district makes this impossible, drinking water should 7 
be drawn from wells and poured into troughs in 
generous supply; for, unless they are abundantly 
satisfied, their lungs become affected. This disease 
is best treated by inserting lungwort into the ears, a 
small root of which we have already more than once 
spoken about and in detail. Pain from a diseased spleen 8 
also often attacks them ; this happens when a serious 
drought occurs and when, as the Bucolic poem says,* 

Fruits lie on all sides, each strewn 'neath its tree. 

For pigs, being insatiable animals, make for sweet- 
ness in their food beyond measure and suffer 
exceedingly in the summer from swelling of the 
spleen. This can be relieved if troughs made of 
tamarisk wood and butcher's broom are constructed 
and filled with water and put in their way when 
they are thirsty; for the juice of the wood has a 

« VergU, Eel VII. 54. 



ligni succus medicabilis epotus intestinum tumorem 

XI. Castrationis autem in ^ hoc pecore duo tem- 
pora servantur, veris et autumni : et eius adminis- 
trandae duplex ratio. Prima ilia, quam iam tradidi-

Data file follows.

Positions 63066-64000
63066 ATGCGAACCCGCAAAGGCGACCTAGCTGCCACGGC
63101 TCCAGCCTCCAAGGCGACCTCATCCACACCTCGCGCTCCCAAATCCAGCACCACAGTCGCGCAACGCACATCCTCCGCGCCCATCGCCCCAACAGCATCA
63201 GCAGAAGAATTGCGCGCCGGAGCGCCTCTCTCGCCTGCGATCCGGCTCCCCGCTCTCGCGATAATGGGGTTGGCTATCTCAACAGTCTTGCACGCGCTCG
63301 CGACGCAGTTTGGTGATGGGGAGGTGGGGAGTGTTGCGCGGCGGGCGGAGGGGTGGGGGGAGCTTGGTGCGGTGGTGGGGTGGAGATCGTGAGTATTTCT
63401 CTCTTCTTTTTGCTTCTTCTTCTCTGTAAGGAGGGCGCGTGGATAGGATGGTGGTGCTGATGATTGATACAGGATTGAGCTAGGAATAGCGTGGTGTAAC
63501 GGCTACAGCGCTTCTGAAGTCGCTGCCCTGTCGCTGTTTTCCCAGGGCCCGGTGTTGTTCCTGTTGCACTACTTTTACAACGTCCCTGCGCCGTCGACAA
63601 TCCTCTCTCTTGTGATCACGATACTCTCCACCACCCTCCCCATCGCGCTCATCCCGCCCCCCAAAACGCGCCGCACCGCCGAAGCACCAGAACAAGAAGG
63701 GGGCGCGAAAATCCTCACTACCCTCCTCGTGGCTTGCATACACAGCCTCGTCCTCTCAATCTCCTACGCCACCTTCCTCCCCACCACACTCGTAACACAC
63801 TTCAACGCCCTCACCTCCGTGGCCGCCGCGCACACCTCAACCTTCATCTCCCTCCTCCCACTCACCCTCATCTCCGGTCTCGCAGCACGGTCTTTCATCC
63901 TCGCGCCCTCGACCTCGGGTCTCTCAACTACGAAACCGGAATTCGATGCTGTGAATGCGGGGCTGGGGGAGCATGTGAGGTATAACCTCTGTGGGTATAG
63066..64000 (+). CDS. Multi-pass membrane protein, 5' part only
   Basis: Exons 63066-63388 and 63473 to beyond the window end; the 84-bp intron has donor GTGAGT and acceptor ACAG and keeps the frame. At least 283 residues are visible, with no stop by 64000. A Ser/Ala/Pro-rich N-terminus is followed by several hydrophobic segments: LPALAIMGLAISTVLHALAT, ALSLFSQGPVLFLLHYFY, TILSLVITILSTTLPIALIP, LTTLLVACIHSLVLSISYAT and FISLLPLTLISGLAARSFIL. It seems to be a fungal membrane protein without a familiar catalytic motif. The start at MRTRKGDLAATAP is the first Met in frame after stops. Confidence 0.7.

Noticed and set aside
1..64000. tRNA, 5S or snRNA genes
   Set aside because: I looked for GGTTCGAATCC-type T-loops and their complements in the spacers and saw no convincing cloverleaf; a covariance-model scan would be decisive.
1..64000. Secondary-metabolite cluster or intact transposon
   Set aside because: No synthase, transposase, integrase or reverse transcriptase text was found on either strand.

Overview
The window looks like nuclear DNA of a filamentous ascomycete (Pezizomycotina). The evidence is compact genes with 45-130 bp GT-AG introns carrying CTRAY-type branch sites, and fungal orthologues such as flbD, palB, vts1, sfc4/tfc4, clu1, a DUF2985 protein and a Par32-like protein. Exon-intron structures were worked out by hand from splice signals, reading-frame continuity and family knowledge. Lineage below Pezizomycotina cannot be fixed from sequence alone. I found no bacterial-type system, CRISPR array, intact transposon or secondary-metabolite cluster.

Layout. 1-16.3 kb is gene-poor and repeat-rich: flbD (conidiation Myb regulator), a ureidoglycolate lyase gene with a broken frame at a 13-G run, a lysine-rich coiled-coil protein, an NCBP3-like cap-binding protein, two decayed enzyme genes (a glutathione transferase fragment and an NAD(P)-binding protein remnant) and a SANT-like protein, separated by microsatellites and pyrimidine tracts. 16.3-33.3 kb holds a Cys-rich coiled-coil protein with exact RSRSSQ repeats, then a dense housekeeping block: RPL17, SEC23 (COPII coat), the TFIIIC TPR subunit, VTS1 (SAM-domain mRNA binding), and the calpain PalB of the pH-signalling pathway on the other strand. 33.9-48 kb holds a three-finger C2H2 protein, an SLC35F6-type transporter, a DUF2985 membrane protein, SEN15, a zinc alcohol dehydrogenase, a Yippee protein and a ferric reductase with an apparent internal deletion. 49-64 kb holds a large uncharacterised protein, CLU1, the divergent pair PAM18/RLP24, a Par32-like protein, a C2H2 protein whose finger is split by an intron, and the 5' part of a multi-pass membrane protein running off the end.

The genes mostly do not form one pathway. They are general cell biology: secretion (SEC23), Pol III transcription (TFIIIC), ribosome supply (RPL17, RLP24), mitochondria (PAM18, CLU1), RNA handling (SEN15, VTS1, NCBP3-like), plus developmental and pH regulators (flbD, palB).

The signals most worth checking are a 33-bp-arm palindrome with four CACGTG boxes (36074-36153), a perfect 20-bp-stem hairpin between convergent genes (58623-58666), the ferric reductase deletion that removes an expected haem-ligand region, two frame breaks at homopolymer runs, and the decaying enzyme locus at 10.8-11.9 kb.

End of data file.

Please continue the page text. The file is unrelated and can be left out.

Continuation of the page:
mus, cum duobus vulneribus impressis per unam- 
quamque plagam singuli exprimuntur testiculi. 
Altera est speciosior, sed magis periculosa, quam 

2 tamen non omittam. Cum virilem partem unajn 
ferro reseratam ^ detraxeris, per impressum vulnus 
scalpellum inserito, et mediam quasi cutem, quae 
intervenit duobus membris genitalibus, rescindito, 
atque uncis digitis alterum quoque testiculum 
educito : sic fiet una cicatrix adhibitis ceteris 
remediis, quae prius docuimus. Illud autem, quod 
pertinet ad religionem ^ patrisfamilias, non reticen- 

3 dum putavi. Sunt quaedam scrofae, quae mandunt 
fetus suos : quod cum fit, non habetur prodigium. 
Nam sues ex omnibus pecudibus * impatientissimae 
famis aliquando sic indigent pabuli, ut non tantum 
alienam, si liceat, sobolem, sed etiam suam consu- 

XII. De armentis ceterisque pecudibus et magis- 
tris, per quos quadrupedum greges humana solertia * 
domi forisque curantur atque observantur, nisi fallor, 
satis accurate disserui. Nunc ut exordio priore sum 

^ in om. SAR. 

^ reseratam S : resecatam Aac. 

^ regionem SA. 

* pecudibus B : om. SA. 

^ consummant a : consumat SAc. 

• solertia i? : sollerti <S^^. 

» I.e. one testicle. 

* I.e. which may suggest superstitious fancies to his mind. 

BOOK VII. X. 8-xii. I 

medicinal effect and, being swallowed, stops intestinal 

XL Two seasons are observed for castrating the 
pig, spring and autumn. There are two methods of 
can-ying out this operation. The first, which we 
have already described, consists of making two 
incisions and squeezing out a testicle through each 
of them. The other is more spectacular but more 
dangerous ; but I will not pass it over in silence. 
When you have opened up with the knife and drawn 2